4.5.3 Safety to non-target organisms

Few studies have been conducted on the safety of modified oilseed rape to other organisms. No adverse effects were noted in pollinating honey and bumblebees and effects on seed-eating birds and grazing mammals are not expected. No differences are reported in insect pest or disease susceptibility between transformed and untransformed oilseed rape in either glasshouse or field trials or commercial release (Canada).

4.5.4 Resistance and tolerance issues

Transgenic oilseed rape is a relatively new crop in Europe. Since the cropped area to date is limited no extensive field data are available yet on the impacts of the commercial introduction of these new crops on agriculture and the wider environment including the potential transfer of herbicide tolerance to related wild species and other oilseed rape crops. In order to manage the introduction of herbicide tolerant modified crops, the SCP recommends the active development by industry of a cohesive code of practice for field management supported by a strong education programme to promote best practice by farmers. This should involve the active support of the notifier. The SCP wishes to be kept informed by the notifier of any difficulties in implementing the code of practice. The SCP also wishes to be kept informed of the results of various monitoring and research studies underway in several Member States and elsewhere (e.g., post-release monitoring in Canada) to identify and assess the long term implications for management practice of any genetic movement by pollination between transgenic oilseed rape crops and related plant species.

4.6 Overall assessment

The Commission requested the Scientific Committee on Plants to consider whether the placing on the market of oilseed rape line ( Brassica napus L. ssp. oleifera) transformant Liberator pHoe6/Ac with the purpose to be used as any other oilseed rape is likely to cause any adverse effects on human health and on the environment. The SCP was also asked whether there is any reason to believe that the potential transfer of the herbicide resistant gene to wild Brassica relatives is likely to cause any adverse effects on the environment or whether the impact of such a transfer will be mainly of agricultural nature. In the assessment of the dossier provided against the criteria set out in Directive 90/220/EC, the SCP has reached the following conclusions:

1. There is no evidence to indicate that the placing on the market of line transformant Liberator pHoe6/Ac oilseed rape, with the purpose to be used as any other oilseed rape is likely to cause adverse effects on human or animal health and on the environment.

2. The potential transfer of the herbicide resistance gene to wild Brassica relatives is a new issue in Europe in view of the limited scale of release to date. Based on the presently available information, herbicide-tolerant volunteers that may appear would probably be canola plants and not wild Brassica relatives. Such herbicide-tolerant volunteers could be controlled in subsequent crops by conventional agricultural methods other than by the use of glufosinate-ammonium. It is recommended that the introduction of herbicide tolerant crops should be accompanied by:

i) an agreed code of practice for field management of the particular modified crop involving the active participation of the notifier to promote best practice by farmers.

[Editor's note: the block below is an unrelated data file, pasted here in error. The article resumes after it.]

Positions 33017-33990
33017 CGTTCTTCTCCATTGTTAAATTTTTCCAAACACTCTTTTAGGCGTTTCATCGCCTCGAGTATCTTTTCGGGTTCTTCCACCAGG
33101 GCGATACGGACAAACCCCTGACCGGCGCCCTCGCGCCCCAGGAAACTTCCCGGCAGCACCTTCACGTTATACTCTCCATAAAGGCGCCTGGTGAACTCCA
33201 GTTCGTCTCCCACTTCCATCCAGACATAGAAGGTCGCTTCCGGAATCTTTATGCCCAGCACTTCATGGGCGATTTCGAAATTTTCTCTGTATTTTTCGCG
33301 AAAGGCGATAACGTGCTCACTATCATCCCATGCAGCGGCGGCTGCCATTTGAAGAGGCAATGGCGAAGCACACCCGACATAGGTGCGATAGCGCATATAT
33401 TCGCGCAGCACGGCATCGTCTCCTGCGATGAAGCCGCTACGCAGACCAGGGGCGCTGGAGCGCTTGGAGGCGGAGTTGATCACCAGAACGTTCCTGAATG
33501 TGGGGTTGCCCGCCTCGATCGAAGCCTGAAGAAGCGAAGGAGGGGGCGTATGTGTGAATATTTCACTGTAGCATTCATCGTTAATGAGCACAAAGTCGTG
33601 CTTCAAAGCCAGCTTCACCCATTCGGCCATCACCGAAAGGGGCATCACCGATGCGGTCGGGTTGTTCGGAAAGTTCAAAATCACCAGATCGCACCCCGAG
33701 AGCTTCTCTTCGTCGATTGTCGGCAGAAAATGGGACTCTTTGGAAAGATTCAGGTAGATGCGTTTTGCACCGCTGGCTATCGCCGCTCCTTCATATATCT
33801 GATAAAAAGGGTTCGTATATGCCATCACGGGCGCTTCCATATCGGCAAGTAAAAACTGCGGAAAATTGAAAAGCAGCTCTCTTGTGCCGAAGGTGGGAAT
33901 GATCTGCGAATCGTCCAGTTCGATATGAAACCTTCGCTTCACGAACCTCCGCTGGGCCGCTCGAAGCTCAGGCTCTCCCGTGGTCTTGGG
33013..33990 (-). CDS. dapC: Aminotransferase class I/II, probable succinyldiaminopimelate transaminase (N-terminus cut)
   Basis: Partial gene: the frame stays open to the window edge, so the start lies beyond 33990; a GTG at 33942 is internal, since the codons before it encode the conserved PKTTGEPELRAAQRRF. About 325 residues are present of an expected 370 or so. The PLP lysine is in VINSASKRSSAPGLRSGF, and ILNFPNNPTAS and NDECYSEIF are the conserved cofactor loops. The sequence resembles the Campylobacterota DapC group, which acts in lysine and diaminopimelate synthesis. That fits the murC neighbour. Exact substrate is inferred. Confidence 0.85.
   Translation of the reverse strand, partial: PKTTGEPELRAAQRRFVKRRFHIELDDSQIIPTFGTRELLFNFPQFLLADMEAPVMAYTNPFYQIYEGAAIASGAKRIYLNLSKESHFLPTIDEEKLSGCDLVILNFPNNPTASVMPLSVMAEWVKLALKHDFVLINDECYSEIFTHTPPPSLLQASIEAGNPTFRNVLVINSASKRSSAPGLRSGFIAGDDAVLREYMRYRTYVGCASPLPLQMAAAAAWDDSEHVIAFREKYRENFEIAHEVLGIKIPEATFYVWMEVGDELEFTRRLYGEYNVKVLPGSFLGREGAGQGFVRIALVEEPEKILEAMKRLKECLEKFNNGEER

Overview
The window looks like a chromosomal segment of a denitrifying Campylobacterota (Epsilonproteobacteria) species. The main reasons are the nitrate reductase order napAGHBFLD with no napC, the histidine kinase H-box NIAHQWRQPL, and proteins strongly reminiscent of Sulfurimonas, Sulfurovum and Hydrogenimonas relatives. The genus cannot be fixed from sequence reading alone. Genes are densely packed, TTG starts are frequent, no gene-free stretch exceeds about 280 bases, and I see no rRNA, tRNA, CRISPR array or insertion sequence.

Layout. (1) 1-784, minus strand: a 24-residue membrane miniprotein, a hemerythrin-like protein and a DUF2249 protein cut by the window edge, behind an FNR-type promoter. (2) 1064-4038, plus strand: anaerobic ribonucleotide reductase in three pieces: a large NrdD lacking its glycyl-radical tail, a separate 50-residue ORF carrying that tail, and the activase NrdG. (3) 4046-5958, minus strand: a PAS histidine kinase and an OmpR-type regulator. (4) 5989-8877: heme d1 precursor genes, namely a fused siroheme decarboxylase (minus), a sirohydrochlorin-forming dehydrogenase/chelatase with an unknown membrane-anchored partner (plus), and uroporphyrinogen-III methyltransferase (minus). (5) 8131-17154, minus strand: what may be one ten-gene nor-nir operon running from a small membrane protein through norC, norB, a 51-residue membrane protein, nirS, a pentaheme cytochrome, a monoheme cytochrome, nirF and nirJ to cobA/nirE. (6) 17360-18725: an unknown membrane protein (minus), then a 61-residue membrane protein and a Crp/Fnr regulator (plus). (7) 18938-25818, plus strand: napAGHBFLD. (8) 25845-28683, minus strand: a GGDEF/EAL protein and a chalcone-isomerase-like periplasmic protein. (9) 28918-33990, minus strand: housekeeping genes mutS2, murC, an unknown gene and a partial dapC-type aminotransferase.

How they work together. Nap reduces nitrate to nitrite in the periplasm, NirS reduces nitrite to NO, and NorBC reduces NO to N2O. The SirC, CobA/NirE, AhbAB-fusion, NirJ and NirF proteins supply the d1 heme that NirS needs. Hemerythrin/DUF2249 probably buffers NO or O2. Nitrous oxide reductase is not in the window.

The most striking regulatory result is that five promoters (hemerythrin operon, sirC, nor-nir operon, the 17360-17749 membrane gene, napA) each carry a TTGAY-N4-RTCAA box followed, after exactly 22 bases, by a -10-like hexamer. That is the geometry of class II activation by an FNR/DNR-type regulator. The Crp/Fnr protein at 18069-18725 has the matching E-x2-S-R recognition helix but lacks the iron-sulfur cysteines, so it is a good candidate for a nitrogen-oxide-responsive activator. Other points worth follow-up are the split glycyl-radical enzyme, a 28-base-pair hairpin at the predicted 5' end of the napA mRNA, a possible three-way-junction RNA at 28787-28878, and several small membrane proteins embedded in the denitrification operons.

ii) a research programme with an agreed design and implementation plan to detect the occurrence and the establishment of herbicide tolerant volunteers and weeds under field conditions in the EU.

The SCP should be kept informed of the results of monitoring and research studies in Member States and elsewhere. These data will serve to identify and assess the longer-term implications of any gene transfer between transgenic oilseed rape and wild relatives under commercial scale conditions.

5. Documentation made available to the Committee

1. A dossier comprising:

  • The objection of the Member States authorities;
  • A table summarising these objections;
  • The statement of the German authorities;
  • A letter from Hoechst Schering AgrEvo GmbH (now Aventis CropScience) dated 26 October 1998;
  • The dossier submitted by Hoechst Schering AgrEvo GmbH;
  • Additional information submitted by Hoechst Schering AgrEvo GmbH in response to Member States comments and objections.

2. Question to notifier (doc. SCP/GMO/206-rev1), raised by the SCP, 28.1.1999.

3. Response to questions 1, 2 and 3 (SCP/GMO/206-rev.1) raised by the SCP, submitted by by Aventis CropScience, 27. 1.2000 (Doc. SCP/GMO/235).

4. Further answer to questions (SCP/GMO/206-rev.1) raised by the SCP, submitted by Aventis CropScience, 3. 5.2000, (Doc. SCP/GMO/247).

5. Response to questions 4 and 5 (doc. SCP/GMO/206-rev1), submitted by Aventis CropScience, 12. 9.2000, (Doc. SCP/GMO/273).

6. Additional information from the notifier, submitted by Aventis CropScience, 11.10.2000, (Doc. SCP/GMO/281).

7. Specific data on compositional analysis that have been compiled during the breeding process, submitted by Aventis CropScience, 6.11.2000, (Doc. SCP/GMO/287).

6. Acknowlegdements

The Committee wishes to acknowledge the contributions of the working group that prepared the initial draft opinion:

GMO Working group: Prof. O'Gara (Chairman) and Committee members: Prof. Davies, Dr. Delcour-Firquet, Dr. Hans, Prof. Hardy, Prof. Karenlampi, Mr. Koepp, Dr Kuiper, Prof. Silva-Fernandes, Dr. Speijers and invited experts: Dr. Aumaitre, Dr. Chesson, Prof. Moseley, Prof. Vighi and Dr. von Wright.


1 OJ N° L 117 of 8. 5.1990, p. 15.

2 OJ N° L 43 of 14. 2.1997, p. 1.

3 OJ N° L 230 of 19. 8.1991, p. 1.

4 Maximum residue limits.

5 Body weight.


Scientific Committees Scientific Committee on Plants Outcome of discussions Genetically Modified Organisms


  printable version